The House of Representatives—the "people's House"—is supposed to be the body of government closest to ordinary citizens, reflecting their needs and desires. But it has drifted from its roots in recent years, as lawmakers have become deaf to voters and fixated on maintaining their power inside the Beltway. Just over a decade ago Republicans wrested control of the chamber from Democrats, who had ruled uninterrupted for four decades. They promised to make the House more open and responsive to voters, and these GOP revolutionaries instituted several reforms that did make the House less corrupt. But over time they have lost this heady spirit of reform, as they’ve punished members who buck the party line and relegated Democrats to the legislative sidelines. Even as Republicans were revamping the House in Washington, party operatives across the country were changing it by redrawing the political maps that decide who gets elected to Congress and who doesn’t. Redistricting - the traditional decennial rite in which the country divvies up citizens into voting blocs and maps out new congressional seats in all 50 states - is an inside game that gets little attention outside academia and a tight circle of political pundits. But it is key in understanding why men and women on the far right and far left now control the levers of power in Washington. House members now hail from overwhelmingly Democratic or Republican districts, which means that they spend most of their time catering to their party’s base. And once they win their first race they are virtually assured of reelection for as long as they wish, giving them little incentive to focus on what their constituents want, or need. We are now facing a national divide, in which lawmakers are less accountable to the public and more beholden to party leaders. Fight Club Politics will show how our current political system has silenced the average American voter, and how ordinary citizens can reclaim the institution that claims to represent them. Published in coo
In her years reporting on the House, Eilperin discovered many of [Congress's] dysfunctions, maladies that she describes accurately and admirably.
It would be difficult to be more fair and balanced than Eilperin has been. . . . While she finds both Republicans and Democrats at fault for the current state of affairs, her journalistic analysis of the 'dysfunctional' House hold Republicans responsible, in particular, for failing to honor their promises.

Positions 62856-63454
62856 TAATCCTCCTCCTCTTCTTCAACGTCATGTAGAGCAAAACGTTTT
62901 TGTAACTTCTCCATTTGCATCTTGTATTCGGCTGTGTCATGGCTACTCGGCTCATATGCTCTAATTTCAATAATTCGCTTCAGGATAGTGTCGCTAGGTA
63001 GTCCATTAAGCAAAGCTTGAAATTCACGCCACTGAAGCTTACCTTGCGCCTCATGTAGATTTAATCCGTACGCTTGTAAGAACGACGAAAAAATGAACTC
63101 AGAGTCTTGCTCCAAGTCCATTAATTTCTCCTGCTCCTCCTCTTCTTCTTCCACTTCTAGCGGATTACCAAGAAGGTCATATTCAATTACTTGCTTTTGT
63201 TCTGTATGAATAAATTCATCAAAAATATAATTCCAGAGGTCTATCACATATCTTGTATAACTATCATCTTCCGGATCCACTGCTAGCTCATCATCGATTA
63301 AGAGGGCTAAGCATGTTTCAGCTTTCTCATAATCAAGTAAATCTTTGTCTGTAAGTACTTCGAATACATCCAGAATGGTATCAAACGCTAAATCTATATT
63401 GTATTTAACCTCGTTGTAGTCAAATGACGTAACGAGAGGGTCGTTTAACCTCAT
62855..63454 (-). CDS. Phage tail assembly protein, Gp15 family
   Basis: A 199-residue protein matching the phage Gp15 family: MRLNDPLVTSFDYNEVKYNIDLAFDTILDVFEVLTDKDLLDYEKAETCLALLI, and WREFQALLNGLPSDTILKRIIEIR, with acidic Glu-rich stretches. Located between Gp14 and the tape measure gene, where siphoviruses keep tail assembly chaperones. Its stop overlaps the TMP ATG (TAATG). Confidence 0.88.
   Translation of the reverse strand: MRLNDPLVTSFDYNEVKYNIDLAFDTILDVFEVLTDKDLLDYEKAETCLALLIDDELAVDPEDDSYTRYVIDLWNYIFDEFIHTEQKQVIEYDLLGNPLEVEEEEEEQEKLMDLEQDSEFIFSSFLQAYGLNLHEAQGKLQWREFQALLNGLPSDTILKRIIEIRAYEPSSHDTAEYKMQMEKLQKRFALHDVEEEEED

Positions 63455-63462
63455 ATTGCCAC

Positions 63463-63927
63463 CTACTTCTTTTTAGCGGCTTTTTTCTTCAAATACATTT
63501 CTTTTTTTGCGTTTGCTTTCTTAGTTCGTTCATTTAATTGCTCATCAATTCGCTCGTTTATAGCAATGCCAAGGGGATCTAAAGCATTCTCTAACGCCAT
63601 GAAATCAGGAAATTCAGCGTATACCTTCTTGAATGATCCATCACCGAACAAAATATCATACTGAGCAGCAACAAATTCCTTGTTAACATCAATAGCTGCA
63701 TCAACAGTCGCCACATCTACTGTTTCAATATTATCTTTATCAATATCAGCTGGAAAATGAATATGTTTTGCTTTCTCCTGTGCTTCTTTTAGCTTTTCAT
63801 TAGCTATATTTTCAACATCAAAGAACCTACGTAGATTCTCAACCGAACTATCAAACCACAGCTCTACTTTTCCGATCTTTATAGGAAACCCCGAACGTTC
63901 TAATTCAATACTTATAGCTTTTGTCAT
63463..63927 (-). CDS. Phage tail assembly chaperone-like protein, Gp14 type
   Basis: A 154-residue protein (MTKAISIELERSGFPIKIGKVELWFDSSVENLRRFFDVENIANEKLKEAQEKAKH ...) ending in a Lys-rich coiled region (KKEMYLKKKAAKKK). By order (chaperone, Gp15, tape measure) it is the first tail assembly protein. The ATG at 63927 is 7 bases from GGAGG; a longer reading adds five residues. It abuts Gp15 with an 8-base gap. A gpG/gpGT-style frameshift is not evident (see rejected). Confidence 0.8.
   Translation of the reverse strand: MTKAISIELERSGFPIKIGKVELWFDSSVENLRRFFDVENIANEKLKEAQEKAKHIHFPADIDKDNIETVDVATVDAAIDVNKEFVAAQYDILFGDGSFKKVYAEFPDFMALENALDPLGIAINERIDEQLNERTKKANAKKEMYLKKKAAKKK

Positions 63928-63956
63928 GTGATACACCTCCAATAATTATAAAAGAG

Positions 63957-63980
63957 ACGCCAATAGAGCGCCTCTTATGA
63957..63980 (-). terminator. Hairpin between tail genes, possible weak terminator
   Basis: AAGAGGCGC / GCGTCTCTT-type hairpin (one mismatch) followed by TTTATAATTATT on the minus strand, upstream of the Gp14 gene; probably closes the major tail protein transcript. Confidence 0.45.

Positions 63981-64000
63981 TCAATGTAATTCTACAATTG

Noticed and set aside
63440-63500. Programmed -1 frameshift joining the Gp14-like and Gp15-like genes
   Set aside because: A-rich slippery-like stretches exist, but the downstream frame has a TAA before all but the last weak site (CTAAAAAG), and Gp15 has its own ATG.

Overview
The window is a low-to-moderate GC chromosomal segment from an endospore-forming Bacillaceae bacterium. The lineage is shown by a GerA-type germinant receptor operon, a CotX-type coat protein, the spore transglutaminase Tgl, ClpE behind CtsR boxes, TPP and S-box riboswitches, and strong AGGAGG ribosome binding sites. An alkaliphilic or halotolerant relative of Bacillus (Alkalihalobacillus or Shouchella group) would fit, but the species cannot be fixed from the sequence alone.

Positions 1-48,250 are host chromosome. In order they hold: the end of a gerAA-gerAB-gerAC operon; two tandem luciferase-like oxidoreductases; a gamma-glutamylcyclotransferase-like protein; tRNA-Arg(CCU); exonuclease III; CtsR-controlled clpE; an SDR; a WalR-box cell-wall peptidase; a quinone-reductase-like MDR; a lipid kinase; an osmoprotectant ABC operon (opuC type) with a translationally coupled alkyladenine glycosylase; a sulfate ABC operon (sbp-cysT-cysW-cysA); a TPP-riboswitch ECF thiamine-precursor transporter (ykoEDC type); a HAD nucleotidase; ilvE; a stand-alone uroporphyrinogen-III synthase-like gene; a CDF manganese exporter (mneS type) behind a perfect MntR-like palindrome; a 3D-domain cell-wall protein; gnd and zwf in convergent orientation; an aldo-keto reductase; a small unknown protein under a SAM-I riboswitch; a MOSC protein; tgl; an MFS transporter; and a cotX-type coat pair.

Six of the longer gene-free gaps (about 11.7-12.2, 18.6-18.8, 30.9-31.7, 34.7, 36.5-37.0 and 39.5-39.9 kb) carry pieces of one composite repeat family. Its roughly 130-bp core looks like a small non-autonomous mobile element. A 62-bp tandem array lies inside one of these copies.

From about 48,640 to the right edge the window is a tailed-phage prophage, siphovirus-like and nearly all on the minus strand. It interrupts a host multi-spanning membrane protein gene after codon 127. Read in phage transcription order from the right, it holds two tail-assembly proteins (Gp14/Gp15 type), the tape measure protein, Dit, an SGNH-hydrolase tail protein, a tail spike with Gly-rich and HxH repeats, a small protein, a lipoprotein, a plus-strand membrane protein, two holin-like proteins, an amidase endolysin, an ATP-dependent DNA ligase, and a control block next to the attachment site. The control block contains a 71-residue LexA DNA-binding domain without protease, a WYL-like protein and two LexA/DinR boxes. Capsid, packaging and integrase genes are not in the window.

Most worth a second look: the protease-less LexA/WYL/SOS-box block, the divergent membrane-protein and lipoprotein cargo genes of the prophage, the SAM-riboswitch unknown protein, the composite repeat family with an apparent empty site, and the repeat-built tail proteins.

- Jonathan E. Kaplan
Eilperin adds to our understanding of Congress, and as a short history of the House Fight Club Politics should be required reading for political-science students, news editors and reporters, as well as [political] junkies.
Partisanship and incivility are hardly novel phenomena in American politics. The new ingredient seems to be ideological polarization. Among politicans, there are fewer and fewer conservative Democrats or liberal Republicans, and "centrists" are a disappearing breed. In Fight Club Politics, Juliet Eilperin investigates the relationship between polarization, partisanship, and incivility in contemporary politics and explores its consequences for the day to day workings of the House of Representatives. Neither Democrats nor Republicans will agree with everything she says on controversial questions such as redistricting, but anyone who reads the book carefully will find in it important insights as well as provocative suggestions for restoring civility in "the people's House."
David S. Broder
Today's House of Representatives is a more brittle, rigid and combative institution than anything earlier generations could have imagined—or the Founding Fathers desired. Juliet Eilperin, who knows the place well, tells what has transformed it—and what the costs and consequences have been. You'll understand the House much better when you see it through her eyes.
If you hate the left-right rancor of American politics, this book compellingly tells you how it came about—and what it will take to recreate a civil House of Representatives dedicated to solving America's problems.
Nelson W. Polsby
The Washington Post embedded Juliet Eilperin on Capitol Hill for the embattled first years of the on-going Republican so-called revolution. Fight Club Politics is a distillation of her dispatches from the trenches of the House of Representatives, giving many gruesome details about who did what to whom. Readers can learn here why Congressional politics these days is not for sissies, and only occasionally for the minimally civil.
Fight Club Politics is a nice complement to much of the academic work in recent years on the causes of declining electoral competition and increasing party polarization and the effects of these changes on the U.S. House. The book is a kind of ethnography of the transformations in the House over recent years, with accounts from many insiders and viewed through the lens of a journalist who has covered the House for many years. I happily recommend it.
... a terrific book. I have not seen a more cogent explanation of the current problems facing the so-called Peoples' Branch.
- John J. Pitney Jr
...a skillfully concise treatment of House politics since the early 1990s.
Juliet Eilperin has been a Washington Post reporter since 1998. She was a contributor to Deadlock: The Inside Story of America's Closest Election (2001) about the 2000 presidential election. She lives in Washington, D.C., where she was born and raised.
Chapter 1 Introduction: Revolution and Redistricting Chapter 2 1. Revamping the House of Representatives Chapter 3 2. Tearing Washington's Social Fabric Apart Chapter 4 3. Legislating without a Partnership Chapter 5 4. House Centrists Disappear Chapter 6 5. Reshaping America's Political Map Chapter 7 6. The Road to Redistricting Reform Chapter 8 7. How to Restore Civility to the House Chapter 9 Appendix A: Key Congressional Players Chapter 10 Appendix B: Congressional Speeches